S. Arabia Says $50-60 Oil Ensures Global Supply

S. Arabia Says $50-60 Oil Ensures Global SupplyS. Arabia Says $50-60 Oil Ensures Global Supply

Officials from Saudi Arabia say oil at $50 to $60 a barrel would ensure adequate global supply, setting out a potential price band for the producer club before its meeting in Vienna next month.

“A $50, $60 oil price is sufficient to develop the low-cost resources to provide increases that will be necessary over the next three to four years,” Andrew Gould, board director at state-owned giant Saudi Arabian Oil Co., said Tuesday in London, Bloomberg reported. His comments, at the annual Oil & Money conference in London, suggest Riyadh sees relatively little upside to prices in the short term. While benchmark Brent crude is up about 13% since the Organization of Petroleum Exporting Countries reached a deal Sept. 28 to manage supply, it is still trading at half its level of mid-2014, at around $52 a barrel.

Projections for $50 to $60 oil over the next 15 months are “logical” and “acceptable,” Kuwait’s acting Oil Minister Anas Al-Saleh said in a report from the state-run Kuwait News Agency. “Unless there are new developments in the major oil-producing countries, this scenario will be most likely,” he said.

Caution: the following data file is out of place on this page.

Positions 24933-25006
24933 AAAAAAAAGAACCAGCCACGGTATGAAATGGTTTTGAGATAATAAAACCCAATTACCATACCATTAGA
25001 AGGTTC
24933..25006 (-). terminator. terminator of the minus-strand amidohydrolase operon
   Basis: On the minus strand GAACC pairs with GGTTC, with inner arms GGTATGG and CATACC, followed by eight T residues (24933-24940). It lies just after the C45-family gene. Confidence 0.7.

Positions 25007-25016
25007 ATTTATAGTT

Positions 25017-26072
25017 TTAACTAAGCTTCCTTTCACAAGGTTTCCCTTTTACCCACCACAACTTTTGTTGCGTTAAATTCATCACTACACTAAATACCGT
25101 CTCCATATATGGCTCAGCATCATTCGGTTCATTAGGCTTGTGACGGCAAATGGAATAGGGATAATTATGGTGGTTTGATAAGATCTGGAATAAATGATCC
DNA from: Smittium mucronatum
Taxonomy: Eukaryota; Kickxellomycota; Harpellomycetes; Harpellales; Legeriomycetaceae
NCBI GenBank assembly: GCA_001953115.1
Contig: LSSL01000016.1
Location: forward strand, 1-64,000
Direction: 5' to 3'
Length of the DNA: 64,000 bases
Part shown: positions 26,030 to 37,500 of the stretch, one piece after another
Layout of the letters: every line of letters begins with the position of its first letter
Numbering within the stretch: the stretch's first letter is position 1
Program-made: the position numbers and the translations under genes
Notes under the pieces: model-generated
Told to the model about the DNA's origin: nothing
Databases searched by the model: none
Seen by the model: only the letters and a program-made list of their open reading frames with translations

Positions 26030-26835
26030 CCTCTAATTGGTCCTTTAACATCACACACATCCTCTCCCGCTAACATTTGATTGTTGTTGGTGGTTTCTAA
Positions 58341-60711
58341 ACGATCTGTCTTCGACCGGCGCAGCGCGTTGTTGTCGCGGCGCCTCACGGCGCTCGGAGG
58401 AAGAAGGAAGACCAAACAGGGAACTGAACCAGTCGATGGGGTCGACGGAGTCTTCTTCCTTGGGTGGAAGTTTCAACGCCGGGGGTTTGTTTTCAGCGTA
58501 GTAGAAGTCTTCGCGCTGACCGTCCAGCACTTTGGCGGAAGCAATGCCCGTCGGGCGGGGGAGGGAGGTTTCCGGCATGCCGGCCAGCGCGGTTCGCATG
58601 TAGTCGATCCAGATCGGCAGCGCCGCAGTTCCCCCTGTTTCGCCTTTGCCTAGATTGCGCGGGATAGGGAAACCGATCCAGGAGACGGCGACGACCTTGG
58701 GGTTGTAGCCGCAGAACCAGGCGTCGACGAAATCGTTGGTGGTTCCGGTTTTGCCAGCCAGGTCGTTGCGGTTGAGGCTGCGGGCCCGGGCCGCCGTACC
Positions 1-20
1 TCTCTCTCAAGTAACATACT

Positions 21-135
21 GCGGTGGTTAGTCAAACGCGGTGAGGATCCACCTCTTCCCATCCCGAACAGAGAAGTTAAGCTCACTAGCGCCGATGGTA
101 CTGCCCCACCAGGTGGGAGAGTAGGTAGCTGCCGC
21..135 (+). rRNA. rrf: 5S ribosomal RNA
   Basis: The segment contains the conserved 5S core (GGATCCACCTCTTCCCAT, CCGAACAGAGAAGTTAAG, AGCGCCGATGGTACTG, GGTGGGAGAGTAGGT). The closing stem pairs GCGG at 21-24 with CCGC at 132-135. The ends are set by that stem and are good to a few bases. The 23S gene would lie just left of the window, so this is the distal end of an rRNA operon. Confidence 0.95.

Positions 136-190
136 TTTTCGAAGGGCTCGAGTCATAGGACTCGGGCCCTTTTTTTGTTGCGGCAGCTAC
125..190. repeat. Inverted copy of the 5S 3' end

Saudi Arabia and Kuwait were among oil producers to hold output at or near all-time highs in September as OPEC continued to defend market share against rival suppliers including the US While many high-cost shale wells were shut in after oil’s collapse, some North American drillers are starting to bring back rigs.

A sustained rally will depend on OPEC’s ability to agree on individual quotas when it meets on Nov. 30. Should the group succeed, a further price increase is likely to spur shale output, according to Fatih Birol, executive director of the International Energy Agency, who said he agrees that $50 to $60 is enough to meet short-term supply needs until 2020.

“This upward pressure on the prices would stimulate some high-cost producers to increase their production such as the US shale oil,” Birol said Tuesday before the conference. “The price level around $60 would give a strong impetus to the bulk of the current US shale industry.”

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